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What’s up guys!
How’s your week going, year end is fast approaching GO GO GO!
Haha, feels a bit like that doesn’t it?
Something a bit different in today’s post – we have a guest blogger to wrap up the final part of our Bear Market Series (read the previous ones here, here, here and here).
It’s Tom from www.investmentbasecamp.com
Tom writes about investing, personal finance and building your retirement portfolio. He’s not sure why, but people seem to think he makes sense when he talks about investing and personal finance (haha, good one Tom!)
His Quora answers in finance and investing received over 180,000 views in the past month alone (wow)!
Tom currently works in the Investment Consulting industry advising pension and 401k plans, worth over a collective $5B dollars in assets which means that I, for one, am darn excited to read this post.
So without further ado… take it away TOM!
We are nearing the end of the longest bull market in history. It’s time to start thinking about what to do in a bear market.
No one can tell you when the party will end but most reasonable estimates say within the next two years. So what specific stocks should you start thinking about as the market turns down?
AT&T has been around through thick and thin for over 100 years. They recently took on a mountain of debt to make some purchases. This doesn’t sound like a good stock to own if the economy is headed for a downturn right?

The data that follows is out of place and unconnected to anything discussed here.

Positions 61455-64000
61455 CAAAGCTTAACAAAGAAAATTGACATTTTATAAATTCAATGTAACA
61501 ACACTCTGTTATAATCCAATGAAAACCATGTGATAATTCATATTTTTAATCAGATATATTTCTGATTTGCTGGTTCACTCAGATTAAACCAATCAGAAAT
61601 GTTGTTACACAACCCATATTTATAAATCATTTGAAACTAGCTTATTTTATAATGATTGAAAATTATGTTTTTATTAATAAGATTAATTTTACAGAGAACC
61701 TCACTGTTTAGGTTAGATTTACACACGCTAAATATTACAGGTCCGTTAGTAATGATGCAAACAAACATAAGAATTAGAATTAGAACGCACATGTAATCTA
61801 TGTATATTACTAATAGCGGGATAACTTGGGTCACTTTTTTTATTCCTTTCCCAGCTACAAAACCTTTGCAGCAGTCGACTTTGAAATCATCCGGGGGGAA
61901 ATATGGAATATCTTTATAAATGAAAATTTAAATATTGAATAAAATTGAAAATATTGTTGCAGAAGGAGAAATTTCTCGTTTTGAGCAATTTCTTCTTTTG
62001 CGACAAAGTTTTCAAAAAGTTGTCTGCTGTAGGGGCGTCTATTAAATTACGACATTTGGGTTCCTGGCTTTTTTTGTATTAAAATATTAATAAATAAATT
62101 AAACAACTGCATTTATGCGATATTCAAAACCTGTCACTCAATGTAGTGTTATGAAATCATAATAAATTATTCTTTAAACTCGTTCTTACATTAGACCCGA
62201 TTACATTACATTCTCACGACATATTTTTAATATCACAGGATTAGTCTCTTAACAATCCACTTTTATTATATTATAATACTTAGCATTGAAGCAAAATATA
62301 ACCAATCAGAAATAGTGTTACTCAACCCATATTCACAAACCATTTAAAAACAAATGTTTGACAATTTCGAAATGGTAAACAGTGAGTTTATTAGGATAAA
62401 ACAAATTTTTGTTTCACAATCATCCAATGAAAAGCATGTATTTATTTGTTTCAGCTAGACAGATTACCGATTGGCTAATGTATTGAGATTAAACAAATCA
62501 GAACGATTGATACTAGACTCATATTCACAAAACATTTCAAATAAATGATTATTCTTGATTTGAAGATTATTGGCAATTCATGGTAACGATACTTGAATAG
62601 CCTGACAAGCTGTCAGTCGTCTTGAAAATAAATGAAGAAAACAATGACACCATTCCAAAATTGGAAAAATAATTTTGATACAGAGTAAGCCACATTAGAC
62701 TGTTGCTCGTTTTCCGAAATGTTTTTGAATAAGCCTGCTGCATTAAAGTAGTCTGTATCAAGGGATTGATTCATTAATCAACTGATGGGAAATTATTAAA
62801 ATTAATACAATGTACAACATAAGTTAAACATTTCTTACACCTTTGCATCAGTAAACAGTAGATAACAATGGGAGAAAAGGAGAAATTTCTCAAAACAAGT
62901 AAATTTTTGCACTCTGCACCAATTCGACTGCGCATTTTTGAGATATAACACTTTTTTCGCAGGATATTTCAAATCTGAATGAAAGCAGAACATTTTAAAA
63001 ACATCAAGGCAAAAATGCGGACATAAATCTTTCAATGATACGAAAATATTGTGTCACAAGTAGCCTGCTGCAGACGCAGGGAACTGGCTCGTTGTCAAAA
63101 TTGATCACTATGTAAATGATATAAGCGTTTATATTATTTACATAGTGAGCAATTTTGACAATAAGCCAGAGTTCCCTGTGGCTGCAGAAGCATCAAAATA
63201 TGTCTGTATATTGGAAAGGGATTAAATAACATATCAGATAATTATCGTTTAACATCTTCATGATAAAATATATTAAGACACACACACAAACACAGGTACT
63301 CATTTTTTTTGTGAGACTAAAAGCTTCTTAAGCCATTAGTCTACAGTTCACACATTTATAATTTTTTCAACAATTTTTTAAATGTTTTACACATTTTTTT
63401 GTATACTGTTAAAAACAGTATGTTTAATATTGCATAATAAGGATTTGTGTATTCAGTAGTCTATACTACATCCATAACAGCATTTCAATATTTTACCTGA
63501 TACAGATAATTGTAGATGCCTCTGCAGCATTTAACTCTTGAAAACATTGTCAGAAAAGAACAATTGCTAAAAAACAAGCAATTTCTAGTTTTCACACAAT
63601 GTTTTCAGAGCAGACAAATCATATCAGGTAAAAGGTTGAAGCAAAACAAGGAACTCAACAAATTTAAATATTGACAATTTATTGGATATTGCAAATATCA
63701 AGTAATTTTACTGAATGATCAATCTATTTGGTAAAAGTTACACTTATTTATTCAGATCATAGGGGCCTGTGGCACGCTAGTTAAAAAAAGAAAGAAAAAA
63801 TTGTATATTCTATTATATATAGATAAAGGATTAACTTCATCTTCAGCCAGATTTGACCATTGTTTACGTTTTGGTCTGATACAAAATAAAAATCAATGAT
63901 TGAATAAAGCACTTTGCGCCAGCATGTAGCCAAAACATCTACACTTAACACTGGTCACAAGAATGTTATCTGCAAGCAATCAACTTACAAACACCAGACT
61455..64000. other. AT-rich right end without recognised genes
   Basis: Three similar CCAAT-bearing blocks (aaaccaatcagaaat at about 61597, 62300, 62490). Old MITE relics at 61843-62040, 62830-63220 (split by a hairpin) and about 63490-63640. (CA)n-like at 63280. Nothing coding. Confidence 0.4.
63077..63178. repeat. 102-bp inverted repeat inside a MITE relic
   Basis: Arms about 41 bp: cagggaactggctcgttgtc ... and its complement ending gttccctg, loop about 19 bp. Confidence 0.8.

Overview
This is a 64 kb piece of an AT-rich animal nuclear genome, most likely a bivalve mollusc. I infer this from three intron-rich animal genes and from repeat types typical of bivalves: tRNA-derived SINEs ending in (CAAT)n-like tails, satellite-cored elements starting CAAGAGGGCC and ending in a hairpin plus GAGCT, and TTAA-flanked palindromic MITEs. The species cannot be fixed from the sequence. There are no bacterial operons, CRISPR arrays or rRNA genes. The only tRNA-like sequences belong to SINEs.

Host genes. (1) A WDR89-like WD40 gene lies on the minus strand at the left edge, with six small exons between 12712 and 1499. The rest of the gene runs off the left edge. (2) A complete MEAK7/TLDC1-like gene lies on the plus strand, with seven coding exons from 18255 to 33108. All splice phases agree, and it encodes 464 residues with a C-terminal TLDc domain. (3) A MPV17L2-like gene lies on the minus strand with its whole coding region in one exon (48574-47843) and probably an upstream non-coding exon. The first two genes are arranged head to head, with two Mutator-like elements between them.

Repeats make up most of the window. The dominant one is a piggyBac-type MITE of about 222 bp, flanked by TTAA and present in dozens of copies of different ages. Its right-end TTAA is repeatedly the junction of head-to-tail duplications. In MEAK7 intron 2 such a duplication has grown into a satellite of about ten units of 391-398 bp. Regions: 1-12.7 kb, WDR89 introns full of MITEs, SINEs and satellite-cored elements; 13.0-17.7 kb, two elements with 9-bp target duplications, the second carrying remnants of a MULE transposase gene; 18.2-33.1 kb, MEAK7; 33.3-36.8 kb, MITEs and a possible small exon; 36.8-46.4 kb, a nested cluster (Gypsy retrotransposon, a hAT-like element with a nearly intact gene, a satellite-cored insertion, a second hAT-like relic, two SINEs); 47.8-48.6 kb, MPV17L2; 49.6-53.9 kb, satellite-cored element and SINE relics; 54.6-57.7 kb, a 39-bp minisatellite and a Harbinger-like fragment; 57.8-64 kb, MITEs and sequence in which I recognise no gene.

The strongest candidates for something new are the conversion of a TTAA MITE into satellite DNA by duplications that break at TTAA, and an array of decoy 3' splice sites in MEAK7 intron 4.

Wait, let’s take a step back.
Most of that debt (85%) is on a fixed rate, that’s good. As rates are anticipated to rise and others pay a higher rate, they are paying a lower rate.
Almost all of it is due within the next 2 years, that’s pretty good! Short term debt won’t fluctuate as much as something due years from now (as long as the recession can hold off until then).
80% of the debt is US based, also good – the U.S. is safer and more predictable than emerging and developing markets.
Hm, so its “good debt”, but can they pay it?! I mean it is $180B in debt.
With an average $12 billion in cash flow from operations a quarter (~almost $50B a year), I would think so. That average has only shot up the last two years.
If the debt isn’t an issue what about the company itself and its performance in down markets?
AT&T actually moves inversely with risky bond prices. The stock seems to be a safe haven type investment.
Also at a 6-7% current dividend yield you are getting compensated for holding a stock that moves inversely with risky assets.
Not to mention AT&T is investing in growing segments (Hulu and Directv Now) to complement its traditional mobile phone business and you have a company that will be bringing in revenue in any storm.
AT&T has about a negative 16% return YTD with dividends reinvested. The stock was hurt badly by skepticism around their merger and growing level of debt.
Exxon is another company that has been around for over 100 years. It has a low beta (three-year beta: 0.9 (10% less volatile than S&P 500)).
Beta is a measure of a stocks volatility as compared to the overall market, generally the lower the safer because of the diversification benefits that investment would provide.
Exxon also has a strong credit rating (S&P Credit Rating: AA+), and consistent and growing dividend (35 year growth steak and 6% projected long term growth rate).
But wait I know what you’re thinking.
During recessions oil prices crash and oil company revenue, earnings and cash flow are naturally volatile. However, Exxon has managed to mitigate these risk because of:
- Diversification: While the oil & gas producing segment is indeed highly volatile, the refining and specialty chemical businesses tend to benefit from lower oil prices, due to lower input costs driving up margins.
- Strong balance sheet (below).
|Company||Debt/EBITDA||Interest Coverage Ratio||Debt/Capital||S&P Credit Rating||Average Debt Cost|